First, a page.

KEEPING YOU INFORMED: COVID-19 information for residential customers & commercial borrowers
╲╱

Our residential call centre is experiencing higher than normal wait times.

If you are a residential customer experiencing financial hardship due to COVID-19 and need to request a mortgage payment assistance, please submit a payment assistance request through My Mortgage.

If you are a commercial borrower experiencing financial hardship due to COVID-19, please email our Payments team at commercial.payments@firstnational.ca.

Be assured that we are committed to getting back to all of you who have contacted us.

Your patience is appreciated, and we thank you for your understanding.

Close

Resources & Insights

Original perspectives and personal viewpoints on developments and industry trends.

 

Resources & Insights

Original perspectives and personal viewpoints on developments and industry trends.

Residential Market Commentary - A softened stance on future rates hikes

Dec 17, 2018
Be the expert
First National Financial LP

Back in October it was “clear sailing, all ahead full”.  Now the forecast is calling for headwinds and choppy seas and poor visibility.

When the Bank of Canada bumped its trend setting rate to 1.75% the economic statement spoke of full capacity, full employment, growing wages and rising inflation.  The Bank and market watchers were confident interest rates would continue their measured, upward march.

But that straight path has taken a turn, and in December the BoC did not move up, it stepped aside.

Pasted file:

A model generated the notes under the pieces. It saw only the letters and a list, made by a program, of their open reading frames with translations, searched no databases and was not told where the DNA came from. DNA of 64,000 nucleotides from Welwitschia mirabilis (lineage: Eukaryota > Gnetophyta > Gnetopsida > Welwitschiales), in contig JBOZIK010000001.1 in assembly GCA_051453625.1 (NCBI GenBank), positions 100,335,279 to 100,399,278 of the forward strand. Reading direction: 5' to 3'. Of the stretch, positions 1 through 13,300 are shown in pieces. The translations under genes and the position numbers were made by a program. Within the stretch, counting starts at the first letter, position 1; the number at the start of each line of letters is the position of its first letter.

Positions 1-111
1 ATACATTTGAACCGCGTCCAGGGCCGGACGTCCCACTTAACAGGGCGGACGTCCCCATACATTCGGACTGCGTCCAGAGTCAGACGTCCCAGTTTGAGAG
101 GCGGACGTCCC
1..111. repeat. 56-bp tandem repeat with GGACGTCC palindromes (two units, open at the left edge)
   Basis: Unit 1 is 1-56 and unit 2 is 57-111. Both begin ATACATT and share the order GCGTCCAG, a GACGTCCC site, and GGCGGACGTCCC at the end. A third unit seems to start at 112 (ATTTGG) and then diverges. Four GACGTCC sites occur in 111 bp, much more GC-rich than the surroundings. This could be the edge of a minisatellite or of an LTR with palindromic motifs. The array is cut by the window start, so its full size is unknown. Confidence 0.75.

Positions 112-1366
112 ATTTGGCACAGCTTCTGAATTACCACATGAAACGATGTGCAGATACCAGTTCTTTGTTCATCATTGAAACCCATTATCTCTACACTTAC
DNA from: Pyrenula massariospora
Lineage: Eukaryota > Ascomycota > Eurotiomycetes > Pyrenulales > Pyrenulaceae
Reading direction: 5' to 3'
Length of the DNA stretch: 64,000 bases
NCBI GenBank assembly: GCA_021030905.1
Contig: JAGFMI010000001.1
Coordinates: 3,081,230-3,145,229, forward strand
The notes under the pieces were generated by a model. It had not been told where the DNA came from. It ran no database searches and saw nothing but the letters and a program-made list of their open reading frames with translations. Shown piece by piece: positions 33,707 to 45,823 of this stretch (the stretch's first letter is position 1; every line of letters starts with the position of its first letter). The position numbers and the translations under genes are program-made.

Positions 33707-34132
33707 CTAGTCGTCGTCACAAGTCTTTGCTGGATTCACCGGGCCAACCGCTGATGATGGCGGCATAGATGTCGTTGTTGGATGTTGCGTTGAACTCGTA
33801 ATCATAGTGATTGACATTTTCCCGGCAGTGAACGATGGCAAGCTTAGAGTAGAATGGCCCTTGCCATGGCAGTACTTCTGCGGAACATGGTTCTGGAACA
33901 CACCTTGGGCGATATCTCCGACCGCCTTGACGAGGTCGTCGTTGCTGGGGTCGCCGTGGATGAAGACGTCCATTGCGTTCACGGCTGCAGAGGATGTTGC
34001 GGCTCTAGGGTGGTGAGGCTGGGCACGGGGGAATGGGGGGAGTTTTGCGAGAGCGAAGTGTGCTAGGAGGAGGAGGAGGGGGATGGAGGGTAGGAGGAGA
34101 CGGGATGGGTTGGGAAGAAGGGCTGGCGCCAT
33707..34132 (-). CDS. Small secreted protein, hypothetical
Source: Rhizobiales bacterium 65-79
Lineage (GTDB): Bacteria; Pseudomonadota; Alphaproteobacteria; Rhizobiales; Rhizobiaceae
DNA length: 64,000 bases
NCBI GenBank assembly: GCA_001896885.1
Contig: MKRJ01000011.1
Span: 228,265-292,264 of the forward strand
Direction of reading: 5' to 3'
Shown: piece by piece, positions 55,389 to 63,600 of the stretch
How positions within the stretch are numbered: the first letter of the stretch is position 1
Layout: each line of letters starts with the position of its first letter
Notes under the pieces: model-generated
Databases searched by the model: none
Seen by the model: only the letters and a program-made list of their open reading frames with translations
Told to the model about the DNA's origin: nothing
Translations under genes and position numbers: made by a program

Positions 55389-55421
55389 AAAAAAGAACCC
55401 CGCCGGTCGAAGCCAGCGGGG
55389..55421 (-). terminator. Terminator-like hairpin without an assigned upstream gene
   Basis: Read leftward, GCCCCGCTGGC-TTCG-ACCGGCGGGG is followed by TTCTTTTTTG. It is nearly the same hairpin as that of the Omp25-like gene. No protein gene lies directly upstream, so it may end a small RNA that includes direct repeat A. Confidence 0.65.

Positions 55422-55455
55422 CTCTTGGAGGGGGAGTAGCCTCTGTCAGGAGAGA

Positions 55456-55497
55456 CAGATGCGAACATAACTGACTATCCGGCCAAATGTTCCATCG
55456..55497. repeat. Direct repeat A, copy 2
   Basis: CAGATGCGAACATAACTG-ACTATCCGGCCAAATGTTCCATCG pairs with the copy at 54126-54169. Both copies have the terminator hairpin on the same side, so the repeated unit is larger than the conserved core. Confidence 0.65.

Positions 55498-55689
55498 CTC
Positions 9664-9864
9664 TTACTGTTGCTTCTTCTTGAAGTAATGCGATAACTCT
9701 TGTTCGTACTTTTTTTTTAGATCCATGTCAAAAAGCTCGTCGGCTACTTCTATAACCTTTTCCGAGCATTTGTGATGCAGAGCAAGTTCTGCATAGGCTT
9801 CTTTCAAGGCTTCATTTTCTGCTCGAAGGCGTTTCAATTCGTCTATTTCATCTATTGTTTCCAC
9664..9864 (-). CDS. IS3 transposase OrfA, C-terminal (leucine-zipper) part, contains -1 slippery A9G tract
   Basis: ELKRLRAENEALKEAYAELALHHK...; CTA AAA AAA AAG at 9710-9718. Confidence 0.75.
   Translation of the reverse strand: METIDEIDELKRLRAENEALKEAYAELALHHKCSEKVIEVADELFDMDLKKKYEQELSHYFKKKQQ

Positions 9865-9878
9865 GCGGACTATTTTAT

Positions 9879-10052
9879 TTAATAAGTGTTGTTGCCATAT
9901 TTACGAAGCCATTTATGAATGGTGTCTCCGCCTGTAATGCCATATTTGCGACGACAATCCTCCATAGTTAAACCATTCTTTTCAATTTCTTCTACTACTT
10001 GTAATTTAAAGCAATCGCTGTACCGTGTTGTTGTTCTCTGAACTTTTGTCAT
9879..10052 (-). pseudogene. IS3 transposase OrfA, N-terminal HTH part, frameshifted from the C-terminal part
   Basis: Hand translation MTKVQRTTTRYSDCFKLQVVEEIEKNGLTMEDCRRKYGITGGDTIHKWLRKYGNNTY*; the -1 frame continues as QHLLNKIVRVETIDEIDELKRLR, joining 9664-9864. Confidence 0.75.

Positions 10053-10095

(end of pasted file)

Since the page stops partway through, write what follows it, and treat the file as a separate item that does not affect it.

In the main, the central bank is being dictated by international developments.  Expanding trade disputes, obstructive tariffs and falling oil prices are weighing on the Canadian economy.  The uncertainty has led to a pull-back in business investment and projections for GDP growth have been reduced.

The Bank has shifted away from saying the economy is operating “at” capacity and is now being vaguer, saying the indicators show the economy is operating at “close” to capacity.  In the language of central bankers that is a very wide gap.

The Bank of Canada has also softened its stance on future rate hikes.  It had been saying rates would have to climb to their neutral level – neither stimulating nor retarding the economy.  Now it says rates will have to rise into the neutral range.  The Bank is not saying what that range is, only that we will know it when we see it.  Given the inflation forecast we may be much closer to that range than previously thought.